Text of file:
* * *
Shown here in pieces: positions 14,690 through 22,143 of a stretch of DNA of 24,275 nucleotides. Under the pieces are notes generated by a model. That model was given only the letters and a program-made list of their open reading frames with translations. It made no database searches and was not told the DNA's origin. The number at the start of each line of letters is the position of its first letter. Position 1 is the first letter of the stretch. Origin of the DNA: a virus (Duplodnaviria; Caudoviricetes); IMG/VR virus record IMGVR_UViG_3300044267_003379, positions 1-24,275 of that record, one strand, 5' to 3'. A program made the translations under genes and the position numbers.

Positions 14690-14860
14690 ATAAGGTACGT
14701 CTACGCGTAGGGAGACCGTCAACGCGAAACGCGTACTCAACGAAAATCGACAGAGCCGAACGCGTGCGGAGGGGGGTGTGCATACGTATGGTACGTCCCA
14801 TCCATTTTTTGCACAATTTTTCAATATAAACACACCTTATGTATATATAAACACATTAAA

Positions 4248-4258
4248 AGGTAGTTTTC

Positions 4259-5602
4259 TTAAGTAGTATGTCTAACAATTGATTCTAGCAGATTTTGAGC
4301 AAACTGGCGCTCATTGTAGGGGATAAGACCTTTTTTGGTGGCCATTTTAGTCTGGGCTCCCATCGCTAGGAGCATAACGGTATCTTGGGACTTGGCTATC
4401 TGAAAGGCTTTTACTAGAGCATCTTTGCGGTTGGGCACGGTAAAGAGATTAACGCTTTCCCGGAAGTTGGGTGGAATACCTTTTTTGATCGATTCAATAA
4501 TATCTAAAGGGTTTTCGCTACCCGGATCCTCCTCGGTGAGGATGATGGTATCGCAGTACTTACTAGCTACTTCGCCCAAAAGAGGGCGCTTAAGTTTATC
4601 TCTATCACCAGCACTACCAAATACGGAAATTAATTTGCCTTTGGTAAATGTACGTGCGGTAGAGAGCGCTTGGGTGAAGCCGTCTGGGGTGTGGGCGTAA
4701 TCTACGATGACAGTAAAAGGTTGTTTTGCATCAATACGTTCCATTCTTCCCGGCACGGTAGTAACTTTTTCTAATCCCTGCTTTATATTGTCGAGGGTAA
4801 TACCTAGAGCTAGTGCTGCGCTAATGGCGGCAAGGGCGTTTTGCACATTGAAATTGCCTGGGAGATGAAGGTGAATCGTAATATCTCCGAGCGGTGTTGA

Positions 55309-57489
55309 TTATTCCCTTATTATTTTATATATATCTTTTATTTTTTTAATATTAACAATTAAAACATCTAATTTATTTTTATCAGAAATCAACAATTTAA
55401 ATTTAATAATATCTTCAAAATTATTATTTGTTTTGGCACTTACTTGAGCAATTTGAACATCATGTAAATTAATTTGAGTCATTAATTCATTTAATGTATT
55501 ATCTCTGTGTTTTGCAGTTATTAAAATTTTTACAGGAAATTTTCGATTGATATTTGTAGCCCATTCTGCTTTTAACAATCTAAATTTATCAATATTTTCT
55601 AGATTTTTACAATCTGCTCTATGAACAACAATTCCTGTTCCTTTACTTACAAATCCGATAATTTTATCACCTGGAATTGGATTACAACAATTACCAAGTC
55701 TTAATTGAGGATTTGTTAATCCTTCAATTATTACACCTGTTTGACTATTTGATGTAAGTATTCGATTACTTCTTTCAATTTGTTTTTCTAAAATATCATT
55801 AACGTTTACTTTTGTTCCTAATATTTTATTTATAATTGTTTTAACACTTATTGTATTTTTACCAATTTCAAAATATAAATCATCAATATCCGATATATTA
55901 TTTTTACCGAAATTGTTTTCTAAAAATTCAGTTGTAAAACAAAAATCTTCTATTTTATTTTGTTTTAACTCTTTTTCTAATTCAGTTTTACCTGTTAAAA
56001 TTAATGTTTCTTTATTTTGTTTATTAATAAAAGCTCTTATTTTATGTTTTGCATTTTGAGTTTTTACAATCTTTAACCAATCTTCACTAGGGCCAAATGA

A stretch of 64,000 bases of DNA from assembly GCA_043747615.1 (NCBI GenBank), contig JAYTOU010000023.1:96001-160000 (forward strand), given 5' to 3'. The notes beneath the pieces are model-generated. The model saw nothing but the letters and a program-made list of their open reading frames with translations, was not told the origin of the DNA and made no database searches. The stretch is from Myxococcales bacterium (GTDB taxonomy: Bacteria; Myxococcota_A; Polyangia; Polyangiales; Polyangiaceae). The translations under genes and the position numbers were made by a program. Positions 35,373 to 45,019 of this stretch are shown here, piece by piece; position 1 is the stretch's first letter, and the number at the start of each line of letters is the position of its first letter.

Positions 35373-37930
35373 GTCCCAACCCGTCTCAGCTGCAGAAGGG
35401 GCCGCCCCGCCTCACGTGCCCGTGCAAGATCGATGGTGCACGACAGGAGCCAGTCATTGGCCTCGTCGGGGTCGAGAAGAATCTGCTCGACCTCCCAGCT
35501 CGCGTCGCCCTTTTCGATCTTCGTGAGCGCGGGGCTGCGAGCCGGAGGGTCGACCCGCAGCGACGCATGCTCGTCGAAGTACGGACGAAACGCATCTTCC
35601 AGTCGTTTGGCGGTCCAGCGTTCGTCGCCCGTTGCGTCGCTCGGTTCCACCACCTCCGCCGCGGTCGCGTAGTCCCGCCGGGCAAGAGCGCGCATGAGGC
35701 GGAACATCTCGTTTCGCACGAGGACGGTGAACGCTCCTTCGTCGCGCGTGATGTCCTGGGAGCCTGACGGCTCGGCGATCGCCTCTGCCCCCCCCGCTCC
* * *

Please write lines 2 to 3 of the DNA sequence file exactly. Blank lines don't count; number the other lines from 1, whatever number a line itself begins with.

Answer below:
Positions 14690-14860
14690 ATAAGGTACGT